Screenshot
                                A graph showing the fiscal impacts to sales tax on Mercer Island caused by the COVID-19 pandemic.

Screenshot A graph showing the fiscal impacts to sales tax on Mercer Island caused by the COVID-19 pandemic.

City coffers likely to see pandemic pinch

Financial staff predicting $1.3 mil loss in sales tax revenue.

  • Wednesday, April 15, 2020 9:04am
  • News

With 61 confirmed cases of COVID-19 and four related deaths on Mercer Island, the city attempted to forecast the local financial impacts of the worldwide pandemic during its April 7 city council meeting.

The city finance department presentation depicted a “middle of the road” impact, but stressed that impacts could be more or less severe depending on unknown factors. As of the April 7 meeting, staff believed the city could see a $1.3 million loss of sales tax revenue.

The city started the year with a surplus. The general fund had an ending fund balance of about $6.9 million. According to interim finance director Matt Mornick, about $3.9 million of that surplus is “tied to commitments.” The remaining $3.03 million is up for grabs.

The city also has a contingency fund with about $4.1 million set aside to mitigate emergency expenditures. The city council had recently set a policy to maintain the contingency fund (also referred to as a “rainy day fund”) at 12.5% of general fund expenditures (up from 10% historically). As of the end of 2019, the fund had met the policy’s requirements, but it could be time to review that fund said city manager Jessi Bon.

“What we’re quickly learning from this pandemic is not all rainy days are created equal,” Bon said.

Several departments were financially impacted more than others, including the department of Youth and Family Services (YFS) and the parks department.

Further discussions were anticipated, however, the council sharpened its pencil and took some actions recommended by the finance department to mitigate the financial impacts.

ARCH

Two actions by the council included reducing the ARCH (A Regional Coalition for Housing)Housing Trust Fund allocation from from $50,000 to $33,768, and allocating the difference of $16,232 to the ARCH administrative budget for 2020. That change allowed the city to meet its agreed obligation to ARCH for 2020 but also potentially reduce its overall contribution for 2020.

The move was at least reluctantly supported by most councilmembers.

Councilmember Jake Jacobson was focused on his immediate neighbors.

“I think charity does begin at home, and we’re going to have a bunch of people… who are soon going to be between an absolute rock and a hard place in rent and paying utility bills,” Jacobson said. “I’m very much in favor of being sure that we spend the money at home that we can spend at home.”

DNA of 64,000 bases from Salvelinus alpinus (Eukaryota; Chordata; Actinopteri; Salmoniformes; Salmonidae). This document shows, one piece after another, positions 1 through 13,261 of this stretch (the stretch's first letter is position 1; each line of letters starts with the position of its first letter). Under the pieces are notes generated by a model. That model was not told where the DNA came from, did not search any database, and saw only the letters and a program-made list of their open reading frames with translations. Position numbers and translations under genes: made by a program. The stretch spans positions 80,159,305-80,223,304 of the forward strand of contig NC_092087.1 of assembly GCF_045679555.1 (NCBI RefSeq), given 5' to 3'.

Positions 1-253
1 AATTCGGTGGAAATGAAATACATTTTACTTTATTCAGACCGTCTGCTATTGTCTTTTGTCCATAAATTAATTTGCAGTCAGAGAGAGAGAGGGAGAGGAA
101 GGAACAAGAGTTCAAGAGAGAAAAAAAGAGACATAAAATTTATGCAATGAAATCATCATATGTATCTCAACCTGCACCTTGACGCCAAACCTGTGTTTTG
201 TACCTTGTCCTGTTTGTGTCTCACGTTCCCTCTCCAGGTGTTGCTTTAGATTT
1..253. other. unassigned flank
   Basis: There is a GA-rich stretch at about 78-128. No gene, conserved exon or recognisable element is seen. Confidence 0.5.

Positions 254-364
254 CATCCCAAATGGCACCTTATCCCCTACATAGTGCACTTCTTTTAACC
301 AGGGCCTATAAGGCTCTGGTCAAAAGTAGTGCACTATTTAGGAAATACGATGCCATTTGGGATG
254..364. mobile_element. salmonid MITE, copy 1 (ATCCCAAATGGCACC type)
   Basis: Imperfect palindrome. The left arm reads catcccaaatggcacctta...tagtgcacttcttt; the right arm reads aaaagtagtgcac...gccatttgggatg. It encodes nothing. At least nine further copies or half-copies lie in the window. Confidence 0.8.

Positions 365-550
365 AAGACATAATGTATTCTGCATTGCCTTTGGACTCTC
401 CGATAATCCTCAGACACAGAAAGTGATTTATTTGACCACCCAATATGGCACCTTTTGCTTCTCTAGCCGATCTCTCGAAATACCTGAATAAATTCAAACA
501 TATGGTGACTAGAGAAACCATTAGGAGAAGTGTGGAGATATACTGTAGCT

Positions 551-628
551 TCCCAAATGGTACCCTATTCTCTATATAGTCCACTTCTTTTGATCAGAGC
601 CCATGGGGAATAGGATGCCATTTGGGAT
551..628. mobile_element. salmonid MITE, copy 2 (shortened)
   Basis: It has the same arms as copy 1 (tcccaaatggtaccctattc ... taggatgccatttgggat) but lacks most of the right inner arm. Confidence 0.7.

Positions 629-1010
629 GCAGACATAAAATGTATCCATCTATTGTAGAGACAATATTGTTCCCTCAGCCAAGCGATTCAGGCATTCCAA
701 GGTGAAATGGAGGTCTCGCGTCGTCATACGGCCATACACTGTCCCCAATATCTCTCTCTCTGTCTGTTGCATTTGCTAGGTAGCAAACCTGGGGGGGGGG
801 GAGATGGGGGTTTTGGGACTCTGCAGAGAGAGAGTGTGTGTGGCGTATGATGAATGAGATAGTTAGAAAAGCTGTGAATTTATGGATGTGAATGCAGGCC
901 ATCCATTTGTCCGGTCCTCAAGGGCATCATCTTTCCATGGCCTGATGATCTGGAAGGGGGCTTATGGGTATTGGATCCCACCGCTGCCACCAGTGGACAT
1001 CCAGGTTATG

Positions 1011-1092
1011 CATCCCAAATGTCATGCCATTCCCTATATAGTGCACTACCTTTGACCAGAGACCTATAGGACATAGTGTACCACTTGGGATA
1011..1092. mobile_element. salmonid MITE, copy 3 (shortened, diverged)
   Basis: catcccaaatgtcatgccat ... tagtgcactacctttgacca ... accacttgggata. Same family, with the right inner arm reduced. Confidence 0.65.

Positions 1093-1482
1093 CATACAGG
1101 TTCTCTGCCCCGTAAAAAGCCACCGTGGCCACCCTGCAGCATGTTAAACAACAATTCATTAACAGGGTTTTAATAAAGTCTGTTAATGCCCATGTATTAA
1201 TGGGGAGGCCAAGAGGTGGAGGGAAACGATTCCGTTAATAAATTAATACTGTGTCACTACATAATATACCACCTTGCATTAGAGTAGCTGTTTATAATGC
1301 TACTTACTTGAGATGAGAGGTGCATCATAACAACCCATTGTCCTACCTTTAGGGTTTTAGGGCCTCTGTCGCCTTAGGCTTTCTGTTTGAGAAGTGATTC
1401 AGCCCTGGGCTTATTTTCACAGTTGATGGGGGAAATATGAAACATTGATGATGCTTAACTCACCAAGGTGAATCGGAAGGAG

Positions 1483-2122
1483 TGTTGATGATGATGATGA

Councilmember Craig Reynolds cast the only dissenting vote for the motion to short the ARCH trust fund contribution. During the discussion he pointed out the regional need for ARCH and how lowering the city’s amount of participation might impact future discussions with the regional group.

“I recognize there’s a great deal of need on the Island right now. It’s tragic. I also recognize there’s a great deal of need in the region,” Reynolds said. “This just does not seem like a time to be reducing our contribution to a regional need. When you take a city that is arguably one of the most well-to-do cities in the region and say, ‘Nope — we’re no longer going to fund any regional need anymore, we’re only looking inward,’ I don’t think that’s the right thing to do, and I don’t think it’s going to serve us well in our relations with our neighboring communities.”

Councilmember David Rosenbaum echoed Reynolds’ concerns during the discussion.

“We’re going to be asking for a lot of help from the region, especially as federal funds come, from the state, from the county — I think we need to be really cognizant of that and what making a move like this right now would mean,” Rosenbaum said.

Councilmember and Deputy Mayor Wendy Weiker took a moderate tone meeting Reynolds and Jacobson in the middle.

“I know we have a lot of need on the Island, and I know we also need to rely on our regional partners… Homelessness hasn’t gone away,” Weiker said.

Mayor Benson Wong supported the move, noting that it was historically consistent with past council contributions.

Councilmember Lisa Anderl had questions about the amount moving from one account to the other, but ultimately voted for the motion.

YFS

Not all departments were hit equally in terms of finance.

At the top of the list was the department of Youth and Family Services (YFS). The department provides necessities to families in need, running the Island’s Thrift Shop, and significant counseling services to residents, both at its city location and in schools.

YFS is expected to see a painful decline in revenue through the remainder of 2020.

According to the budget presentation, the YFS Thrift Shop revenue accounts for some 65% of YFS annual revenue. The Thrift Shop was closed last month due to COVID-19, meaning that revenue has been stopped.

For 2020, the city had expected to collect about $2.2 million in revenue through the Thrift Shop. What the post-COVID-19 future may bring for the Thrift Shop is uncertain. The financial presentation posed two possible scenarios — one objectively bleak, and the other bleaker.